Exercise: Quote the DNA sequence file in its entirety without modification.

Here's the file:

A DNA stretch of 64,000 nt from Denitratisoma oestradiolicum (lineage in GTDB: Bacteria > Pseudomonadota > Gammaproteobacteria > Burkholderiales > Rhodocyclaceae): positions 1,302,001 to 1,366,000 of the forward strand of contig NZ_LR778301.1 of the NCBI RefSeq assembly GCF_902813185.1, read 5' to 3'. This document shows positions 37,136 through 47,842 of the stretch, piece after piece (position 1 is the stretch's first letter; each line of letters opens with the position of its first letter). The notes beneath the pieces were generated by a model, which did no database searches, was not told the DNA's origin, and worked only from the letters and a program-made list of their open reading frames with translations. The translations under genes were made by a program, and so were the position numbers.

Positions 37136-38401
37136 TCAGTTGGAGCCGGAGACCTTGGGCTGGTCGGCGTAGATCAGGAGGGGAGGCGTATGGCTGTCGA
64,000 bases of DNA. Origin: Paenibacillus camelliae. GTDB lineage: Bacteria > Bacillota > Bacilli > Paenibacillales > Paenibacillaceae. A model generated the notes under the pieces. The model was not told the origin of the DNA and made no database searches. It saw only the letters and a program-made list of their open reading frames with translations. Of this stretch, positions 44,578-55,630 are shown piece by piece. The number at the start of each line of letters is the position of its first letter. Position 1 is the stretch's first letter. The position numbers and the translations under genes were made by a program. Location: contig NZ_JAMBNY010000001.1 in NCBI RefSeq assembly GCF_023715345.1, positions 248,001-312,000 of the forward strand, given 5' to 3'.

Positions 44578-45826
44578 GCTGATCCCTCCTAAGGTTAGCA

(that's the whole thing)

A DNA stretch of 64,000 nt from Denitratisoma oestradiolicum (lineage in GTDB: Bacteria > Pseudomonadota > Gammaproteobacteria > Burkholderiales > Rhodocyclaceae): positions 1,302,001 to 1,366,000 of the forward strand of contig NZ_LR778301.1 of the NCBI RefSeq assembly GCF_902813185.1, read 5' to 3'. This document shows positions 37,136 through 47,842 of the stretch, piece after piece (position 1 is the stretch's first letter; each line of letters opens with the position of its first letter). The notes beneath the pieces were generated by a model, which did no database searches, was not told the DNA's origin, and worked only from the letters and a program-made list of their open reading frames with translations. The translations under genes were made by a program, and so were the position numbers.

Positions 37136-38401
37136 TCAGTTGGAGCCGGAGACCTTGGGCTGGTCGGCGTAGATCAGGAGGGGAGGCGTATGGCTGTCGA
64,000 bases of DNA. Origin: Paenibacillus camelliae. GTDB lineage: Bacteria > Bacillota > Bacilli > Paenibacillales > Paenibacillaceae. A model generated the notes under the pieces. The model was not told the origin of the DNA and made no database searches. It saw only the letters and a program-made list of their open reading frames with translations. Of this stretch, positions 44,578-55,630 are shown piece by piece. The number at the start of each line of letters is the position of its first letter. Position 1 is the stretch's first letter. The position numbers and the translations under genes were made by a program. Location: contig NZ_JAMBNY010000001.1 in NCBI RefSeq assembly GCF_023715345.1, positions 248,001-312,000 of the forward strand, given 5' to 3'.

Positions 44578-45826
44578 GCTGATCCCTCCTAAGGTTAGCA